Muslim model Mariah Idrissi breaking down barriers in fashion world

Mariah Idrissi was walking through a shopping centre near Wembley in London when a woman stopped her, took a photo and asked for her phone number.

She did not know it then, but that was to be a turning point in her life.

The woman was Coralie Rose, a street casting director who hunts out fresh new talent among the crowds of ordinary people in this huge city.

"I'm looking for people who remind me of myself," she said.

"I come from a mixed race family. And when I was growing up there were very few people of colour or mixed race families on TV and it's always something I've wanted to see more of."

She saw that in Idrissi when she walked by wearing a hijab and a nose ring.

Idrissi is of Pakistani and Moroccan heritage.

"She's got such a great look, she's got such a great style, she's so unique in her ways, she's so British in her ways, there was something I was really attracted to," Ms Rose said.

Idrissi's first job was with major fashion brand H&M.

She appeared for a couple of seconds in a video, but it was a start.

Now she has been picked up by a major modelling agent, Select, and the work offers are quickly coming in.

"I think it was the thing with brands like with H&M, every fashion brand has to have this very blank canvas, you can't show any political or religious preference," the 24-year-old said.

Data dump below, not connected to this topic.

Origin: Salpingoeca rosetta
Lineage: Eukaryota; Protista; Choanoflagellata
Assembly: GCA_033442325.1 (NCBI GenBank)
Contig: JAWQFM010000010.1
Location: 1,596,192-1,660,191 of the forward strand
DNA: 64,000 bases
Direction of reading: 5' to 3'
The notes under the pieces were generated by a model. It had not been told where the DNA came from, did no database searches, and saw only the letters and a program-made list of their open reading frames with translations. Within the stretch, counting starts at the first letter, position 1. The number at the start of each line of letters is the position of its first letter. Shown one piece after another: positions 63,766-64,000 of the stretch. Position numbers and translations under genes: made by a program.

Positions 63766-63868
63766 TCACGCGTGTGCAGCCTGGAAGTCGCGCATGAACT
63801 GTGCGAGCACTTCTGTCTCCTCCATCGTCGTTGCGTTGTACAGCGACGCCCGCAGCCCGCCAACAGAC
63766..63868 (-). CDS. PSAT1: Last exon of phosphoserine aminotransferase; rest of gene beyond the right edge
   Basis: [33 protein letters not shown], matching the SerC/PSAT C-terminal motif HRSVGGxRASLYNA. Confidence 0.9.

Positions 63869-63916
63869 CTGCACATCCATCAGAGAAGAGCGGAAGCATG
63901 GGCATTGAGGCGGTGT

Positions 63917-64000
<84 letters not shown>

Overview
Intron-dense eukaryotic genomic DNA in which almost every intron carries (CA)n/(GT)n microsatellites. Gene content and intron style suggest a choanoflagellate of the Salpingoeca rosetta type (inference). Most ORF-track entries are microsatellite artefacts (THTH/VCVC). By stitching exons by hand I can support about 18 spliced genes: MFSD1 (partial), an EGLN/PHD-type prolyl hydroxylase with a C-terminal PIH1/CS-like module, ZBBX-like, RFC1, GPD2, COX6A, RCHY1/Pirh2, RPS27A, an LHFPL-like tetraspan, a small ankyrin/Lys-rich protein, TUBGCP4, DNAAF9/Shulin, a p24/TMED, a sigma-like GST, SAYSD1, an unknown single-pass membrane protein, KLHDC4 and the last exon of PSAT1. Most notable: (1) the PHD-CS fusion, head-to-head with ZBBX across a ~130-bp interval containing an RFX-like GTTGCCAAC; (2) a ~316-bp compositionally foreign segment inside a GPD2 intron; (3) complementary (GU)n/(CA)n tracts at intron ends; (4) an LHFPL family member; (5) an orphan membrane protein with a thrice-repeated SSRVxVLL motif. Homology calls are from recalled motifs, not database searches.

"So they always thought if you show woman with hijab it might seem too politically motivated or religious, but the fact that they deliberately avoided using us is actually in fact the opposite, it's quite insulting when really we're just normal girls. We just choose to cover our heads."

'There's so much negativity about Muslim people'

Idrissi does not want to simply be a model.

She wants to be a role model for other young Muslim girls.

Idrissi will never strut the catwalk, but she is happy to have a man apply makeup to her face.

The number of followers on her Instagram page has gone from a few hundred to more than 40,000.

She writes a blog for the Huffington Post and works with a children's charity.

"Even though I'm just in the beginning of my journey I never had to compromise my morals or beliefs," Idrissi said.

"I didn't have to sell my body as many young women are doing today, that's my main message — you can do it being yourself."

Her family provides her grounding.

"She's trying to promote Islam in the fashion modesty kind of way. I'm so proud of her," her cousin Nadia Derissy said.

"She's an amazing person who deserves this and more."

Ms Derissy believes her cousin is also helping improve perceptions about Islam.

"There's so much negativity going on in the media at the moment with Muslim people," she said.

"You know there's terrorist attack after terrorist attack and it's not concentrating on anything positive that we actually are, who we actually are, which is love and peace."